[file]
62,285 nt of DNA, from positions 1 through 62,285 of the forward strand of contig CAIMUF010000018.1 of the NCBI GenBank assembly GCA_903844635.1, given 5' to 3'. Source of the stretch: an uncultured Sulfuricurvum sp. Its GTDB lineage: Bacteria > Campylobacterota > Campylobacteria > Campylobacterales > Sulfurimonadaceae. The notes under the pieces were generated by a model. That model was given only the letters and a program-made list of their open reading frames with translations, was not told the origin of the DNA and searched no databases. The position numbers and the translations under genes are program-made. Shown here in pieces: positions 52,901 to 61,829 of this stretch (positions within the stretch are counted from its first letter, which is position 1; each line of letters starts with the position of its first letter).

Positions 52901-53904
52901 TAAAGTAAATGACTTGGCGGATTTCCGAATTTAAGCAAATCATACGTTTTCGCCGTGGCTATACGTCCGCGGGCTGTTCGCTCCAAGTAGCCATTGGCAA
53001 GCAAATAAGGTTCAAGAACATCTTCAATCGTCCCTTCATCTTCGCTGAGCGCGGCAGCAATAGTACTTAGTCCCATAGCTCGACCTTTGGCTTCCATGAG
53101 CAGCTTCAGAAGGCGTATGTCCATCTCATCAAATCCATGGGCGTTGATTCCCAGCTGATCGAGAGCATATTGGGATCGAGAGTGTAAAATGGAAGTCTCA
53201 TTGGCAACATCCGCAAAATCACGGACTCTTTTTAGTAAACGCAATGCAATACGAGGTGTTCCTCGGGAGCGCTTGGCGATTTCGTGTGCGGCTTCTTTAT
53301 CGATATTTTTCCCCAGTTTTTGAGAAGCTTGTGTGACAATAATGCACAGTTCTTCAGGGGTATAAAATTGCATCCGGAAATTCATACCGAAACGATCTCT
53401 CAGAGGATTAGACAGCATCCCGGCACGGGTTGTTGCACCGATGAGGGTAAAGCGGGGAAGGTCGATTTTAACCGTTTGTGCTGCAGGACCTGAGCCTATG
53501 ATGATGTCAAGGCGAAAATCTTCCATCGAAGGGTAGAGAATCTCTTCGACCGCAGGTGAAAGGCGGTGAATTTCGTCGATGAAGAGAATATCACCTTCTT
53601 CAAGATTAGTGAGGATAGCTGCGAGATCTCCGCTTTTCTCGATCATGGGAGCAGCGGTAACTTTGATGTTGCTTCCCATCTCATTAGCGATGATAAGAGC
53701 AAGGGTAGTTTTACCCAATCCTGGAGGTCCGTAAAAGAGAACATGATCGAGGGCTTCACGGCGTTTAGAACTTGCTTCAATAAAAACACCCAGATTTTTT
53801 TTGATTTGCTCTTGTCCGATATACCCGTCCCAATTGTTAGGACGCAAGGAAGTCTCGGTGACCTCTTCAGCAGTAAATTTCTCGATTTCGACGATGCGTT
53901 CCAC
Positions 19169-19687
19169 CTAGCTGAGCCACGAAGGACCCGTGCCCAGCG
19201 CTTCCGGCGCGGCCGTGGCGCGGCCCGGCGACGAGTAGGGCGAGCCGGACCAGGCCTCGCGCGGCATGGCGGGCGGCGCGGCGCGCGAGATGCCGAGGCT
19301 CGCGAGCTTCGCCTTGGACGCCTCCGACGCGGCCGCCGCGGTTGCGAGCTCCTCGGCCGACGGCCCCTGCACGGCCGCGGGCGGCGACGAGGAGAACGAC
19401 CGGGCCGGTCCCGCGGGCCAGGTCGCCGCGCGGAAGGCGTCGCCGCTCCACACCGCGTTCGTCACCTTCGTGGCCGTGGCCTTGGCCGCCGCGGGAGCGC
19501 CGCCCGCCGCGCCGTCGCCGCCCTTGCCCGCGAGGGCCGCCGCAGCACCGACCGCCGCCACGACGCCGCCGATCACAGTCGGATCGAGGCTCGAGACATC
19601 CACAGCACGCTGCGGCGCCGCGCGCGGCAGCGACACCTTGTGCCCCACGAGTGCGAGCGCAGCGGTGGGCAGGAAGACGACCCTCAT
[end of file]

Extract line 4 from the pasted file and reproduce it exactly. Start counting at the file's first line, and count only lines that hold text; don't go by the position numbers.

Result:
53001 GCAAATAAGGTTCAAGAACATCTTCAATCGTCCCTTCATCTTCGCTGAGCGCGGCAGCAATAGTACTTAGTCCCATAGCTCGACCTTTGGCTTCCATGAG